Categories
coaching cricket culture philosophy session planning

From a “holistic approach to talent development” to suggestions for grassroots coaching

I was very taken by this infographic from Alex Lascu, and the thinking behind it.

It captures so much of what I believe is good about current coaching practice, but also sets a high standard for “talent pathway” coaches to aspire to.

There was some discussion on Twitter of the applicability of the advice to grassroots coaching.

One senior coach commented that he believed that most clubs ran a “talent” development programme, even if that wasn’t the label it was given. We are all looking to find and develop talented players…although, for some of us, “talent” might be the ability to mix with team mates, to muck in and get things done around the club, rather than bowl at 85 mph and hit 90m bombs, 360°.

I believe strongly in a joined-up development pathway, with best practice and ideology shared across the game, from Test to primary school. It makes sense (to me) if we all (Performance/Talent, Development, Grassroots) followed a similar philosophy.

So what follows is my attempt to re-position Alex’s guidelines Very specifically for the grassroots coach.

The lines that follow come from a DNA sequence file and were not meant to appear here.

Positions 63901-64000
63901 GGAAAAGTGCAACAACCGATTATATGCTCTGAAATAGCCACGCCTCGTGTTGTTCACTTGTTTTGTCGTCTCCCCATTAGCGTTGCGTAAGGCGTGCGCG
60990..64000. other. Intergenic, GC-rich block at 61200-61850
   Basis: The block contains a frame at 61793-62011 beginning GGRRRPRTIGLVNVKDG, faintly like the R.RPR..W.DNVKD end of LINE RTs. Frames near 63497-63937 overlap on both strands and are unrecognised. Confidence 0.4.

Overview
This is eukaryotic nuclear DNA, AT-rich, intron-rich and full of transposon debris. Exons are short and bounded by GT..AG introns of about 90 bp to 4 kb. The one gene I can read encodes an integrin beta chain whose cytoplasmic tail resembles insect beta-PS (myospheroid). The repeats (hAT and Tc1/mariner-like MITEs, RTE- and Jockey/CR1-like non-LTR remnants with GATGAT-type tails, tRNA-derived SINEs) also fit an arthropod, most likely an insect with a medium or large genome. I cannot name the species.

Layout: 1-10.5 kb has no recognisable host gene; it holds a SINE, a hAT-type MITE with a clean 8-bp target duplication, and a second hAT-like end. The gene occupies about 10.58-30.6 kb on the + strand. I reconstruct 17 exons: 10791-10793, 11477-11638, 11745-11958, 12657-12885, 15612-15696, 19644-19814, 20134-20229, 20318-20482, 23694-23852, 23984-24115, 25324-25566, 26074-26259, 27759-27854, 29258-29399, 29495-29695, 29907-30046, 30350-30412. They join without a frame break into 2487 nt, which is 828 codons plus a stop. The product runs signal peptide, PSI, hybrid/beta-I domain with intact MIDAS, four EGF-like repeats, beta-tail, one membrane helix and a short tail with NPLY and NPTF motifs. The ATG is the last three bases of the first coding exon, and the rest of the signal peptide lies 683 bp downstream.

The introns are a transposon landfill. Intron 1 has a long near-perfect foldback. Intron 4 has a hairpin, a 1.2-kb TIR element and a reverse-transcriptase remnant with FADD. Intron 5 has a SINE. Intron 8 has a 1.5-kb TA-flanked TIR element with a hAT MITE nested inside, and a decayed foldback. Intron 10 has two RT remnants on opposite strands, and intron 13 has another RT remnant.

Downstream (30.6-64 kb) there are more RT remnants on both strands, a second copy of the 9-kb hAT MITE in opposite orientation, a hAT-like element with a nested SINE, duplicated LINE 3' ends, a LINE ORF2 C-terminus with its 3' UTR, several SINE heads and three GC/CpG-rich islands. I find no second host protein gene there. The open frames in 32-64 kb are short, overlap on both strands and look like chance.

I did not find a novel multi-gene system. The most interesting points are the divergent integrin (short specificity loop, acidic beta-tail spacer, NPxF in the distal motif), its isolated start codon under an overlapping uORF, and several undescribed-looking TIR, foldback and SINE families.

Categories
coaching philosophy

Should we really be trying to get better? Or can we just enjoy the ride?

I have written before about the “philosophy” that underlies my coaching — at its simplest, simply an exhortation to “get better”…although this has slowly evolved to include a definition of what “better” might mean for the player.

But a recent article on Medium.com has made me think again.

Categories
coaching cricket philosophy

Practice vs. Play; Freedom vs. Discipline

…it should be the aim of an ideally constructed education that the discipline be the voluntary issue of free choice, and that the freedom should gain an enrichment of possibility as the issue of discipline.

Alfred North Whitehead, The Rhythmic Claims of Freedom and Discipline, 1922

Substitute “education” in this quotation with “coaching programme”.

A coaching philosophy to aspire to?